Understanding Magnetic Resonance Imaging Tests

One Common Type of Non-Invasive Testing

Woman getting ready for an MRI
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An MRI, also known as magnetic resonance imaging, is a pain-free non-invasive medical test used to produre two dimensional images of the structures of the body. The process uses intense magnetic fields to make images of the inside of the body.

MRIs are used to detect problems within the body or brain without surgery and can identify abnormalities from outside the body.

Who Cannot Have an MRI

Patients who have an implant in their body that contains metal, such as a pacemaker or some types of orthopedic devices, may not be able to have an MRI as the machine uses very powerful magnets to obtain the images needed. This restriction may also apply for other metal objects in the body, such as bullet fragments, metal shards and similar pieces of metal. This is because the machine uses very powerful magnets to produce the images that are used to diagnose illness and the magnets can potentially attract the metal that is in the body.

If there is any question that a patient may have some type of metal in their body that could interfere with MRI testing the patient can have an X-ray, which typically shows metal clearly, or they can have a CT scan which does not use magnets to produce images of the inside of the body. This is typically not an issue because most patients know if they have any type of implant; however, if the patient is unconscious or unable to provide a medical history the risk of performing this type of scan is obviously higher.

Individuals with titanium in their body are typically able to have an MRI.


The MRI test allows the healthcare team to see the internal structures of the body without making an incision. The test is also quick and able to produce images that are very detailed. For example, if the patient is having stroke-like symptoms, an MRI can be performed to look at the blood vessels of the brain—even very small vessels that would be difficult to examine.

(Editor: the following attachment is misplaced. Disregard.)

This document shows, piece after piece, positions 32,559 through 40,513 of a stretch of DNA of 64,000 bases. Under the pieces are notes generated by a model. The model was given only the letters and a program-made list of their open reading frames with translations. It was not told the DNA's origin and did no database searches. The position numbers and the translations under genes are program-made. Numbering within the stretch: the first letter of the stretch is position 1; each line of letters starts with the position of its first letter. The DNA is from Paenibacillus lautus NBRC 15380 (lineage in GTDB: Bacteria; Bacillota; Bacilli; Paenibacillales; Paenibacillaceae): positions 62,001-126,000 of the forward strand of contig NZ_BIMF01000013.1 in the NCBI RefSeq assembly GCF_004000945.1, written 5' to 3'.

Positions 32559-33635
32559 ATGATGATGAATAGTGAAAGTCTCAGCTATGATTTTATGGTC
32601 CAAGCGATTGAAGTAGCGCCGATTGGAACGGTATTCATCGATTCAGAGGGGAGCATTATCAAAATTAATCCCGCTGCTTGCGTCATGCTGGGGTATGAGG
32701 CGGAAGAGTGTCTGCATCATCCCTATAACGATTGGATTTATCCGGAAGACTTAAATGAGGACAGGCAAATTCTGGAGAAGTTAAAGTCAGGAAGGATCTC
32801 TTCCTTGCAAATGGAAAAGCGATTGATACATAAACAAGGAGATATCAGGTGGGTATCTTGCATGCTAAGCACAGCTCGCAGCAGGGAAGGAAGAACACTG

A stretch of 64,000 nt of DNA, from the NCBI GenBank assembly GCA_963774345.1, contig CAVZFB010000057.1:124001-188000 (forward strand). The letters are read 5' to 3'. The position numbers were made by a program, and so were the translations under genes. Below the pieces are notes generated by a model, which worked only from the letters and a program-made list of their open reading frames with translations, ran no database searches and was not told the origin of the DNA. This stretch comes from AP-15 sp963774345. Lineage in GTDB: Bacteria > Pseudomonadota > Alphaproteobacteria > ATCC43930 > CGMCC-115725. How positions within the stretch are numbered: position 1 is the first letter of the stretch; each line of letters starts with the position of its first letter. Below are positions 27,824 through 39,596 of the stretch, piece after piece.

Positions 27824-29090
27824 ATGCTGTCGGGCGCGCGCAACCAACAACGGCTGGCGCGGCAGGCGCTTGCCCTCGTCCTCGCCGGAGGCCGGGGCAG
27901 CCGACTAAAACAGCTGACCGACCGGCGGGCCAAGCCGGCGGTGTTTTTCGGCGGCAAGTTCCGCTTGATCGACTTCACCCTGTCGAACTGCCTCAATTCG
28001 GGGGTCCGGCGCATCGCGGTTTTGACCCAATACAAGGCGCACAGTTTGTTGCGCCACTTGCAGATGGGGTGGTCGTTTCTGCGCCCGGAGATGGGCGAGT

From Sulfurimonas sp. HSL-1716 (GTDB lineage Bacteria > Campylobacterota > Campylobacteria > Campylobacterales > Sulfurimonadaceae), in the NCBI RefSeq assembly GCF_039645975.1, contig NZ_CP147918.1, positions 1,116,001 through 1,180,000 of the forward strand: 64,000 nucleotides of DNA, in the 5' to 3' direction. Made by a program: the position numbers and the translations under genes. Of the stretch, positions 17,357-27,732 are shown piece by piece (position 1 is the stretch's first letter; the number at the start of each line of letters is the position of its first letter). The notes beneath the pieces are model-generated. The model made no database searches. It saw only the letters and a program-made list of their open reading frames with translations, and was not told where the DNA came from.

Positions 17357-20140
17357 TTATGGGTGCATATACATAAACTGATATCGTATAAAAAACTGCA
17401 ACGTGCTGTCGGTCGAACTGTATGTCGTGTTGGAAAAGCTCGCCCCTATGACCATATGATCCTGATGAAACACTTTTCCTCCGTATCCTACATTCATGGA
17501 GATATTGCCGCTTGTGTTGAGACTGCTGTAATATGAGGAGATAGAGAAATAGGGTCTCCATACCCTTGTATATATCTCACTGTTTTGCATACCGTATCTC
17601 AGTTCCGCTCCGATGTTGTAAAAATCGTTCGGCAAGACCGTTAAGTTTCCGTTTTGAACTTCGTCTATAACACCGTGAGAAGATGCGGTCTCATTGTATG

The detailed images produced by an MRI can also be helpful in diagnosing an illness that may be affecting bone, muscle or other types of tissues. If your physician suspects that you have an illness or disease process, an MRI may be ordered in an attempt to identify the problem. In some cases, a diagnosis can be made with an MRI and may prevent or indicate the need for surgery.

Aside from the discomfort of being still in one position while the test is completed, the MRI is not painful. The machine can be rather loud when in operation, but earplugs are often available for those who are bothered by noise.

There is no radiation generated by the MRI machine, so the risks of having an MRI are minimal for the patient who does not have metal in their body.

Open Versus Traditional

In a traditional MRI, the patient is placed on a bed that moves inside a tube, where the MRI is done. An open MRI, an option for patients who are bothered by small spaces or are very large, does not require the patients to be placed in the tube, but is done in the "open."

Patients who need an MRI but have issues with small spaces are often given medicine to reduce their anxiety level prior to the procedure.


MRI can be ordered with or without contrast. Contrast medium is a liquid that is given through an IV, and can allow more detailed images to be obtained. For many patients, an MRI without contrast is performed, followed by the injection of contrast material and a second MRI, this one with contrast. In the past, people with shellfish allergies could not have contrast as it contained iodine. New types of contrast mean that a shellfish allergy no longer prevents the use of contrast.

All areas of the body can be scanned using MRI technology, including the heart and brain.

View Article Sources
  • Cardiac MRI Contraindications.  Emory Healthcare.